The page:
World War I September 20, 1916 Dear Friend:- I sincerely hope these few lines find Mrs. Stanley and yourself in the best of health. I am feeling fine and fit at present. Since arriving in England I have been taken from the band and sent to school, taking machine gun and rifle courses as an Armourer. I have succeeded in passing the examinations on both. (This is a list; Savage Lewis; Colt and Maxim machine guns; Ross and Lee Enfield Rifles; Colt Automatic Pistol; Webley and Smith & Wesson Revolvers.) So you see it has taken a great deal of my time in studying, that's why I haven't written very many letters to anyone. I am at present working in Greenwich quite close to Woolwich Arsenal. We are reparing rifles and machine guns which have been sent back from France. I haven't been across yet, but don't know any day but what I may be sent. Most of our Batt. have been in action and we have lost several officers and men. I had the pleasure of seeing that Zepp. destroyed. It was a beautiful sight to see it falling in flames. It fell 20 miles from here, but you could have read the small print in The Journal 25 or 30 miles away, because of the light it cast. I am sending you an actual photograph, taken while it was falling and almost at the moment Lieut. Robinson signalled to the Aircraft guns to cease firing. I shall be able to tell you more about it when I come back to St. Mary's, which I hope won't be very long now. I have given you address of my home in South Wales as I don't know where I am likely to be a month from now. Mrs. Palmer arrived quite safely, but was a long time on the water. She is staying at my home at present. The weather here is very damp and cold. (In London only.) I shiver with my overcoat on. In other parts of England and Wales they have beautiful weather. Our workshop is situated alongside the river Thames, which is quite a sight at all times of the day and night now, to see the enormous amount of shipping which is going on. One thing more before I close. We used to read in the newspapers that the people of London were quite used to the Zepps. I didn't seem to be disturbed by them but I can assure you, Mr. Stanley, that it's a horrible feeling that comes over anyone, as we are helpless. Sometimes they reach a height of 3 miles and the humming of the propellor is like the sound of a big mosquito. They are expected anytime now as the weather is suitable for them and the reptile murderer in Berlin has made a threat that he will destroy London before the end of October. Now I must draw to a close this time. With kindest regards to Mrs. Stanley and yourself, from Yours Sincerely, CORP. A. E. Palmer No. 124444, P. S. Please remember me to all the boys of St. James' and St. Marys Lodge, also the Oddfellows when you see them, Mr. Stanley. 25 Hirvain St., Barry Dock, Nr. Cardiff, South Wales September 20, 1916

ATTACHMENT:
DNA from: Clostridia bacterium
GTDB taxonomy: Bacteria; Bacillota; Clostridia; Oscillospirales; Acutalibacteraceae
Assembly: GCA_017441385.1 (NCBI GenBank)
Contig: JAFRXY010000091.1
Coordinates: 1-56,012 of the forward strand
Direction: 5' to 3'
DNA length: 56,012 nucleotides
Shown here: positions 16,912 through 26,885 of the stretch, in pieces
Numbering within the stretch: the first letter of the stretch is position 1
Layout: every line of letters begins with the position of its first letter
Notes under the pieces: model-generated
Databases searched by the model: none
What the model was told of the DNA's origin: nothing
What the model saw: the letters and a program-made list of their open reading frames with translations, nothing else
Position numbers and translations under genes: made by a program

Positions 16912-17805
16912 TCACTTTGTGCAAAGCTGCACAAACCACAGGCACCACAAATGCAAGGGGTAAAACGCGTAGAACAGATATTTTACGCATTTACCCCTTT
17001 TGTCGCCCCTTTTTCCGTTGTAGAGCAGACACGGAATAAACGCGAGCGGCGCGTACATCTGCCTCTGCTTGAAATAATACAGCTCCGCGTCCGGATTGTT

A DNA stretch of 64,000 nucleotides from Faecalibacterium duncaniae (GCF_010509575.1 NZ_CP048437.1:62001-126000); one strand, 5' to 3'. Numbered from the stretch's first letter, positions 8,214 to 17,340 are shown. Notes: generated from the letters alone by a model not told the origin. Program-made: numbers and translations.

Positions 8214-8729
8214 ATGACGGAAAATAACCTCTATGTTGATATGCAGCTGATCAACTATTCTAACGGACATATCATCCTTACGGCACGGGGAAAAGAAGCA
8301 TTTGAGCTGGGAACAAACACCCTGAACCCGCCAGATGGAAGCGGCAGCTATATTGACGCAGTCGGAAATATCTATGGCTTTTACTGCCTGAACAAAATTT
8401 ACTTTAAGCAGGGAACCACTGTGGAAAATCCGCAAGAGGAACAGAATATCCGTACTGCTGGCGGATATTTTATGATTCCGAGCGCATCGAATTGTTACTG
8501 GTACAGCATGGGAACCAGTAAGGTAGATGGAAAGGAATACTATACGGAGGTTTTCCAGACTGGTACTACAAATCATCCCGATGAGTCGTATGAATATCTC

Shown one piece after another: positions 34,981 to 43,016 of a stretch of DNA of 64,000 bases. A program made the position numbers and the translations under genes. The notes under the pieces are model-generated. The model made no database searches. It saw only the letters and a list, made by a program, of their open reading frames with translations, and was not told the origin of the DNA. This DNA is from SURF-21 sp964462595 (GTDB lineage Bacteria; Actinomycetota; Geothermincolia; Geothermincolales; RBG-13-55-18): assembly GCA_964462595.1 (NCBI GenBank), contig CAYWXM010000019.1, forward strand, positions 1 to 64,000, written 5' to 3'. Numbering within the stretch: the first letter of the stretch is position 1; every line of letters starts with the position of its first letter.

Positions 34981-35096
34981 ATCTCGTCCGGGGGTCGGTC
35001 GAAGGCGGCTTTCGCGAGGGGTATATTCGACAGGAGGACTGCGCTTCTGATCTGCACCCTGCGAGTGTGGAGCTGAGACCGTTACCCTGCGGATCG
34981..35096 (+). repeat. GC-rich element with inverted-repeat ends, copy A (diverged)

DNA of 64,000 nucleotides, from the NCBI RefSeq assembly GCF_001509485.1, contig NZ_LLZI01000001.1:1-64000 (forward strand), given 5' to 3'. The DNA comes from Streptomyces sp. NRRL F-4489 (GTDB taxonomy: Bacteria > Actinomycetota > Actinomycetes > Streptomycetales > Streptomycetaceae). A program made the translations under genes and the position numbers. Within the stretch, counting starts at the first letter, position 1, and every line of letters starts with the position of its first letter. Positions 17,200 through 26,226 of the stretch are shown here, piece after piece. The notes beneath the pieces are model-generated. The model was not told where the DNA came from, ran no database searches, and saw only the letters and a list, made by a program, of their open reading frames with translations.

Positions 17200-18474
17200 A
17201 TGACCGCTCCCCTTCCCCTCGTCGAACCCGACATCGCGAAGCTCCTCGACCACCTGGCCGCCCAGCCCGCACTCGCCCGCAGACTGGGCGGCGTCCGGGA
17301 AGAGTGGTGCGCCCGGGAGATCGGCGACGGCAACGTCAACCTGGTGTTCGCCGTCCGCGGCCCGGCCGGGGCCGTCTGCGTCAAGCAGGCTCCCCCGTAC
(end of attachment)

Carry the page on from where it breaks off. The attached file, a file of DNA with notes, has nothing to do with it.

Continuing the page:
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World War I Enlisted in regular army April 24th 1917. Left Jackson barricks for Brownsville Texas in the same month, arrive at Gettysburg the latter part of June, and was from 4th transferred to 59th Infantry when it was organized in July. I was Mess Sgt, made Sept. 24 1917 arrived in Charlotte N.C. in Nov 8th 1917. And was transferred to 12 M. G. Bn in Nov 1917.
Note: Diary of Henry J. Tudury, Sgt. CO B. 59 INF 4 Div, DSC-PH.
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World War I Our cavalry brigade arrived in Peronne in November 1917, after a long trek up from billets. We had had a fairly easy time during the summer of that year. For a few months we had been dismounted and had been up at Vimy Ridge doing all sorts of work: digging reserve trenches, reinforcing communication trenches and digging new ones - in fact, doing real navvy work, which, on the whole, was enjoyable, as far as anything could be enjoyable in France during the War. The weather was good, rations were plentiful, though the water had a wicked taste.
Note: by Private Chris Knight, 6th Dragoon Guards, Carabineers  12886 Reads  Printer-friendly page



World War I 6th May, 1916, signed the enlistment papers after having been previously rejected in 1915. 20th June, left Byron Bay by train to Lismore for the medical examination. This time, Dr Bignell passed me, without even examining me, because he could see that I was eager to enlist and men were badly needed.
Note: by Private Verdi George Schwinghammer  18945 Reads  Printer-friendly page